We don’t believe at this point any of our members have had contact or exposure to a COVID-19 patient. We’re always waiting to find out if there’s somebody that we saw, a week or two weeks ago that comes back and tests positive.
We come in, we have to take our vital signs to make sure we are fit for duty, and not having any cough or any symptoms of the corona, or COVID-19. And then, once we’re done with that, we will proceed to decon the entire truck, even though the overnight crew probably did it as well, but better safe than sorry.
We’re always concerned and that’s what makes the job of the EMS provider so much more difficult. There’s a lot of unknowns. That’s always in the back of your head that at some point, you’re going to get sick, or your going to be exposed to something that you don’t want to.
Hopefully this helps understand that the more people stay at home, the safer they are, and the safer we are to get out of our job, and get home to our loved ones at the end of the shift. Safely and clean, and not contaminated.
When we start talking about essential personnel, who are of the epitome of essential — we can’t shut down.
So, if you could deliver a message to the general public, what would that be?
The biggest thing that you can do is stay at home. Don’t venture out. As uncomfortable as that is, that’s what’s going to help slow this process down. We’re trying to stop that surge. It’s that surge that will overwhelm the medical community.
It’s Sunday, March 29th. Little bit before midnight. I just made myself some tea. Figured I would start my video journal for you now because I’m finding it increasingly hard to sleep at night. Thinking about getting back to work tomorrow and every day last week was so surreal, like every day was just a new nightmare becoming a new baseline reality. My professional life — you know, for the past 10 years has revolved around caring for the terminally ill and the actively dying. Now, there are days when I come home crying, and things that I need to decompress, but it’s usually not such a sustained, prolonged, anxious anticipation of what’s to come, and that’s what makes this different — is the not knowing. Not knowing what’s gonna happen.
So, Susie, tell me how are you holding up, with all of the changes at work?
Last Monday, was the day I had an absolute break down because I got to work and saw how much preparation we were doing for something we knew was coming, and yet, at the same time, just feeling vastly unprepared. And um — it’s like I said, every day last week was, like a new — a new level of nightmare becoming a new norm that was just hard to digest. Like, where I really pinned it coming from was this feeling of being so unsafe and in a sense, abandoned.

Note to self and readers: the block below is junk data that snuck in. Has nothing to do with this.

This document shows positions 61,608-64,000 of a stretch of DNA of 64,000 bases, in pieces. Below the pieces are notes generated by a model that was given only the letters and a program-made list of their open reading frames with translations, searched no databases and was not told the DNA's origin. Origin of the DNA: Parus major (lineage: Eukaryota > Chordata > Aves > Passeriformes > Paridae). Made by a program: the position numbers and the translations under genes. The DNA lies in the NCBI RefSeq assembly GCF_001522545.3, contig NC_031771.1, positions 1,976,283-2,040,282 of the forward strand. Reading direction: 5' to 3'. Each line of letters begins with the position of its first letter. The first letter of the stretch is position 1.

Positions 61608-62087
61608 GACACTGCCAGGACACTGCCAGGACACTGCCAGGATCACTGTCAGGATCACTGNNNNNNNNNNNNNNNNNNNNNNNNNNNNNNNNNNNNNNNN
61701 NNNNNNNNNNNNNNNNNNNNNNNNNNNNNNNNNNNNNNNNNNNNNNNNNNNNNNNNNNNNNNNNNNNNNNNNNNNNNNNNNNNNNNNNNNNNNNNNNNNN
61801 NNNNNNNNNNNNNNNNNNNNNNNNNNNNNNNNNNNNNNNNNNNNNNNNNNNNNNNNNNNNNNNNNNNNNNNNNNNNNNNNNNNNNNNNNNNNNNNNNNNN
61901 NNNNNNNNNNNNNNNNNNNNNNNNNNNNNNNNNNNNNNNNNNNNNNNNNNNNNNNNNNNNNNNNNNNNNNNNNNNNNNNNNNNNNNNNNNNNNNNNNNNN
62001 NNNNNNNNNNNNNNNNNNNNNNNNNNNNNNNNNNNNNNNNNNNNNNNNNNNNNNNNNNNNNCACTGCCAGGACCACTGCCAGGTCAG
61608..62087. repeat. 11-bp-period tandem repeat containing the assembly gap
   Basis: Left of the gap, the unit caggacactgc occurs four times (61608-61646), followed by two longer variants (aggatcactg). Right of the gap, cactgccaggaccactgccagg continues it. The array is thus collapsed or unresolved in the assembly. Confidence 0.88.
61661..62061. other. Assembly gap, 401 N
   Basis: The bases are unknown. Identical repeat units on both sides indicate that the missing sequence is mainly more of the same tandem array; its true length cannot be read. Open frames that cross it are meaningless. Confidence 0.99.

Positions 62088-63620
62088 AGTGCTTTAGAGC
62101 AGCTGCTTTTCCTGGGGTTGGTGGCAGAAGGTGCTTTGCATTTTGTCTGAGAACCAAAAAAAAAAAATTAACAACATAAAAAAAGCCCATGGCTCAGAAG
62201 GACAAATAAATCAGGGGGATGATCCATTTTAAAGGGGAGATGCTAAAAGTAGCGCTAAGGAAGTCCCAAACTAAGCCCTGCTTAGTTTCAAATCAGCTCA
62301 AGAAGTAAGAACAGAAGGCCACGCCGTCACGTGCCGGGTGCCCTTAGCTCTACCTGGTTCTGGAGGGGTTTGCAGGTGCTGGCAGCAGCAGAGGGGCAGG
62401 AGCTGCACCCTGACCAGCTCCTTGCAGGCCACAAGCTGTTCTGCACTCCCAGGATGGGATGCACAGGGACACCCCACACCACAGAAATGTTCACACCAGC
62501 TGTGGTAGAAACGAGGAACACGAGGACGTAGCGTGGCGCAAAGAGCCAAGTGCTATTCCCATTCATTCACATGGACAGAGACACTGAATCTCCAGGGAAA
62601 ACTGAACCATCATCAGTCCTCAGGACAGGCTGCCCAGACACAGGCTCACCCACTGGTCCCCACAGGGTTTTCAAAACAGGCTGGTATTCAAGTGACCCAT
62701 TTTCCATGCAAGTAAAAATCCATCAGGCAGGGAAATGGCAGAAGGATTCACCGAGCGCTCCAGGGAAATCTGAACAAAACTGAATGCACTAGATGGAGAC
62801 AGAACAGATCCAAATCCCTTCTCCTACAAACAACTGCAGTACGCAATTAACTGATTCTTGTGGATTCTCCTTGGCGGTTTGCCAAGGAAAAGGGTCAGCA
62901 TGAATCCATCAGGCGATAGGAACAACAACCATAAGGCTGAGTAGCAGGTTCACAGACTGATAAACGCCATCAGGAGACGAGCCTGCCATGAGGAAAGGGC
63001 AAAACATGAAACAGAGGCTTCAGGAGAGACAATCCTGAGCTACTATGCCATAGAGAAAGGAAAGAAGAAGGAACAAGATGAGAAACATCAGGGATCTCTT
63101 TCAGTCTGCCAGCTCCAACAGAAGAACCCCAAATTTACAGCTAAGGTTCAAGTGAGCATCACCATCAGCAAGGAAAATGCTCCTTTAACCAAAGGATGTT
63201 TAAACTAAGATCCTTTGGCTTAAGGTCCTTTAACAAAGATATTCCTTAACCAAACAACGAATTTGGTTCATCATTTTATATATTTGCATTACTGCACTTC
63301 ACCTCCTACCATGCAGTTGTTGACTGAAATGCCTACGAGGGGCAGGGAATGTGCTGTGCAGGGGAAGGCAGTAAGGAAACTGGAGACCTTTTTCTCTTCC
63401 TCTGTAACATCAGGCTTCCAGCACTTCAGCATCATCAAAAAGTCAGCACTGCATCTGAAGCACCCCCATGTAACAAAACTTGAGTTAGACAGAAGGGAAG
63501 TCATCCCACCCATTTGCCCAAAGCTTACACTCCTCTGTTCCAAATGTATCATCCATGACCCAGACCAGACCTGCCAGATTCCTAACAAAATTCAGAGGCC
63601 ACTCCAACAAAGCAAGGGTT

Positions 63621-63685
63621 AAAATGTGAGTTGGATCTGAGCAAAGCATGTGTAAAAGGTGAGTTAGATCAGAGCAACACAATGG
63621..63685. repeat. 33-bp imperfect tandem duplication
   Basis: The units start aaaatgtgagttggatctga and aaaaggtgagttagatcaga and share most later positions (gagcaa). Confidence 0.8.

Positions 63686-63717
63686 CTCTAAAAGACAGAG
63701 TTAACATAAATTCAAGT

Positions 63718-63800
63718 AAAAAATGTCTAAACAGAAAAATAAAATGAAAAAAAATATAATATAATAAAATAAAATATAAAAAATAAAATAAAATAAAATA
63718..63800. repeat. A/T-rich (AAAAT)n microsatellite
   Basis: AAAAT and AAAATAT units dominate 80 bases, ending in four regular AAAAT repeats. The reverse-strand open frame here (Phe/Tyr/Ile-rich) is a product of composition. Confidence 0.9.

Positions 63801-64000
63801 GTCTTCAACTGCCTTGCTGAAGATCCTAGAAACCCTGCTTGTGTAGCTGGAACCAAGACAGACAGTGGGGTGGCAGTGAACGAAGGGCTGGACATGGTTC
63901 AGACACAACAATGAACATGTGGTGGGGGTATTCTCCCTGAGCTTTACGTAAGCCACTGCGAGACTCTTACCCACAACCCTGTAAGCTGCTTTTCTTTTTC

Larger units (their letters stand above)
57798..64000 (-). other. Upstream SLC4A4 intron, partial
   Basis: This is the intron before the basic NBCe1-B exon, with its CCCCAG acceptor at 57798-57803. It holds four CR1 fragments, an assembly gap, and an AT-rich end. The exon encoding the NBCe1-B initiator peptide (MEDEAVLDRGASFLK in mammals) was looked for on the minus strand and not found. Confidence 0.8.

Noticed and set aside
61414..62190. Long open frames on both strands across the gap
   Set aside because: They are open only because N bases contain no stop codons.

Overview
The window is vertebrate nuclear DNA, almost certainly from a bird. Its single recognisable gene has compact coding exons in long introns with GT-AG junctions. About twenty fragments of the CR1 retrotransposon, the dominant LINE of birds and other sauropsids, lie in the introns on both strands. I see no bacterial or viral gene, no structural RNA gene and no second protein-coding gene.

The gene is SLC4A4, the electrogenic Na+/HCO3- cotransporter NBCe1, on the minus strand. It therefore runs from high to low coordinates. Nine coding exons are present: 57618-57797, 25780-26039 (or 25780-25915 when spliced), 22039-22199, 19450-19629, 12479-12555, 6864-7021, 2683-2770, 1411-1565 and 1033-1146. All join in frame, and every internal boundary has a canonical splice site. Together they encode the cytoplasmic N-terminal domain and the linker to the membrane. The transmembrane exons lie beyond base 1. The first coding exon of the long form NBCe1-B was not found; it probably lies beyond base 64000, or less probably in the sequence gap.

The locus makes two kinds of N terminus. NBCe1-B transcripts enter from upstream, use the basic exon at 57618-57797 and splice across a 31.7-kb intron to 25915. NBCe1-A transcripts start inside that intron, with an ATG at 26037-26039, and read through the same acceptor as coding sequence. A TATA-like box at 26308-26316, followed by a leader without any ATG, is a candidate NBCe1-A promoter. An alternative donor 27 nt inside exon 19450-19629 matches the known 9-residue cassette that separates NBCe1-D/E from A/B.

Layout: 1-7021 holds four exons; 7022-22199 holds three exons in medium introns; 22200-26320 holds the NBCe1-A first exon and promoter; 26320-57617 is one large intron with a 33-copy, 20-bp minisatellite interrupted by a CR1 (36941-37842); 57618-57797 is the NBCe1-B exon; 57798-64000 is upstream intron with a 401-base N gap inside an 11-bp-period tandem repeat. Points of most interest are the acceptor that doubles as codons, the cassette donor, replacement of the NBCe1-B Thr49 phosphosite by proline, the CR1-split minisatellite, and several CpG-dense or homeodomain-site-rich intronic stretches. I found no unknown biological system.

Hi. Good morning. It’s Monday, March 30th. Headed into work. I had actually submitted my resignation umm — earlier in February, with an anticipated end date of April 10th. That’s been derailed, pretty aggressively. We’ll figure out whatever the next few weeks brings.
Hi. It’s me again. Home from work. This is professor, Theodore Paulfield. One of my quarantine buddies. And the naughty, Miss Elouise. No, you’re sweet, you’re not naughty. You’re sweet, I know. You’re my good girl.
So, I was up on these isolation wards that were really intimidating over the past week ’cause I would see, like the plastic with the zippers and signage, and thought, like you know, “I’m not gonna go in there until I absolutely have to”, and today was the day that I had to.
Going forward, umm — my responsibility to my community will be managing the inpatient dying population. That’s gonna be increasingly more and more COVID patients as there’s several umm — nursing homes in the area that are starting to report outbreaks. So, I was given an n-95 mask, although it’s, as you can see, a contractor version because we just don’t have the medical ones that are adjustable and have been fit tested to our faces. And then, this umm — face shield that goes on like this. And, after every patient encounter I have to sanitize the outside with bleach wipes and that, in theory, protects the outside of this from getting droplets on it, but as you can see, it’s not a perfect system. And it’s — it’s not a reflection of my own organization which is doing the absolute best they can, or even my community, which has stepped up and donated as much as they can to our supplies. It’s unfortunately, just an impact of this whole outbreak that our system was not prepared for. Inevitably, I’m gonna be exposed. Could’a been today. You know, event though I — I’m lucky in that I don’t have to worry about coming home to a family and exposing young kids or older parents — or even a spouse at this point in my life. It can be really lonely too. I have some family that lives close to me, and knowing that I’m not gonna have that human interaction with them for weeks really weighs on me. There’s just something that, you know — hugs and kisses with the babies you love in your life, that facetime can’t replace. Umm, and even knowing that — even after the last patient I treat, I still have a two-week period of needing to self-isolate from them is hard. But, my journey is certainly no harder than someone else’s because we’re all having to make incredible sacrifices. It’s a real thing. I’m gonna put my feet up, and maybe paint my nails, and do some aroma therapy, a face mask. Make dinner.